Outside the comfort zone

Outside the comfort zone

(Matt 5:46-47)

Stepping outside your comfort zone may not sound inviting. But in turbulent times does exposure only to voices we agree with help or hinder the building of the Common Good? 

The Common Good is generated as human beings cooperate and find solutions together. It is not a utopian ideal imposed by some on others. To build a civilised life together we need to deliberate and negotiate – including with people we may not like. But polarisation and identity politics are sewing social fragmentation: the breakdown of trust is a significant barrier to the Common Good. 

Lent is a time for giving up comforts in order to come closer to God; to adopt a humility that accepts the dignity of every human being, even those who take a different view. This is a challenge to look outside the false security of our echo chambers, our partisan newspapers, Facebook, Twitter and pet media sources. Making such a sacrifice challenges us to listen to unfamiliar voices, to uphold free speech and question when so-called ‘safe spaces’ are abused to exclude dissent.

Spending time in the desert of our inner life can be like walking in the wilderness with Christ beside us, as we take an honest look at ourselves. Are we really willing to recognise the gift of other people?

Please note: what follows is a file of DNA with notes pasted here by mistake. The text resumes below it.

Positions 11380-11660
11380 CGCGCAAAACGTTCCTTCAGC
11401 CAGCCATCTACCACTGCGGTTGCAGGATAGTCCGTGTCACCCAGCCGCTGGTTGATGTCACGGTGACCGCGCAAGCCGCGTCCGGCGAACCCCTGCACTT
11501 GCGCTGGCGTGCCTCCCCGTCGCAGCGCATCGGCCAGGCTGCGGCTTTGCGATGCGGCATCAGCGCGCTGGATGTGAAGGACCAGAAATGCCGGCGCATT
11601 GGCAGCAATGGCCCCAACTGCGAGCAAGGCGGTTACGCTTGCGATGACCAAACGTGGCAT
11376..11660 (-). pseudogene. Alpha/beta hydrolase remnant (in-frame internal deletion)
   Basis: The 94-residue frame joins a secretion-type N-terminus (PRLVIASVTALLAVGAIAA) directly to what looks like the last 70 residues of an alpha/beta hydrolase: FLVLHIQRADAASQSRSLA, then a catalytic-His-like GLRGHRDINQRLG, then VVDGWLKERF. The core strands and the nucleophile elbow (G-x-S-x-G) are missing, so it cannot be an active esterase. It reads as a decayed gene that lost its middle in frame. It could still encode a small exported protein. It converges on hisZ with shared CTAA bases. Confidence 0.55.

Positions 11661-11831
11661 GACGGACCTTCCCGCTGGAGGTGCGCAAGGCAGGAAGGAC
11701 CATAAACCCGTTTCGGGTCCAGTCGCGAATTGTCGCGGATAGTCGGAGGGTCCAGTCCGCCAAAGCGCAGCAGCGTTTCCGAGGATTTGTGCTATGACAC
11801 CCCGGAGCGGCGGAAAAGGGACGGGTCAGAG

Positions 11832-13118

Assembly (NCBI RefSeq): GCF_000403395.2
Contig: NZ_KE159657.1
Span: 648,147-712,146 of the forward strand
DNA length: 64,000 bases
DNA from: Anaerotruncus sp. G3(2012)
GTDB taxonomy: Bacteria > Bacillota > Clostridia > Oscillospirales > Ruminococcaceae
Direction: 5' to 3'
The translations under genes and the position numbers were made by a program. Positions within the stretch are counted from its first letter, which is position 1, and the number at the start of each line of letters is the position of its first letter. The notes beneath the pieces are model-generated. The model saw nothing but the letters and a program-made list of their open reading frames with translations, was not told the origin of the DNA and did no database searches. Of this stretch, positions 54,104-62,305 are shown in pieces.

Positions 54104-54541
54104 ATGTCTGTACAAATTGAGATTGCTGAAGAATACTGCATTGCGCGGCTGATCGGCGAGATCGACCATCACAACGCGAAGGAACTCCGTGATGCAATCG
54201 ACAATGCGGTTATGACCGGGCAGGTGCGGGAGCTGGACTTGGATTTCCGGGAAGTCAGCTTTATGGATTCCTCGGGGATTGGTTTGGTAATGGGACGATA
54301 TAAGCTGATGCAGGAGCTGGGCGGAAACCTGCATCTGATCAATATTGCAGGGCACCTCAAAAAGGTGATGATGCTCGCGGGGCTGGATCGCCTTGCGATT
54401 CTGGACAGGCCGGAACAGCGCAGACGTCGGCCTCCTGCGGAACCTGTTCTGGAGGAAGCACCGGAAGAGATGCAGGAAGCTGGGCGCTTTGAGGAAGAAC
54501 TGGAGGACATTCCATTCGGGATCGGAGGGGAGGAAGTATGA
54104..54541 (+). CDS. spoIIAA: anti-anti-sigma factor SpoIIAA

Stepping outside our comfort zones carries risks. It risks learning that we might know less than we thought we did (so we might learn something new), it risks being mislabelled by one activist group or another (we might then reclaim some territory and subvert their efforts to divide us), it risks the scorn of our comfort zone companions (challenging them to be less tribal too).

It's not going to be easy. But consider the consequences of our inaction – does taking that risk make us stronger or weaker in our ability to work together for the Common Good?

Jenny Sinclair

Director, T4CG

This is from our newsletter of 19 February 2018  To read more click here...


Header graphic acknowledgement: a network graph of moral contagion shaded by political ideology from Emotion shapes the diffusion of moralized content in social networks Brady et al, Department of Psychology, New York University

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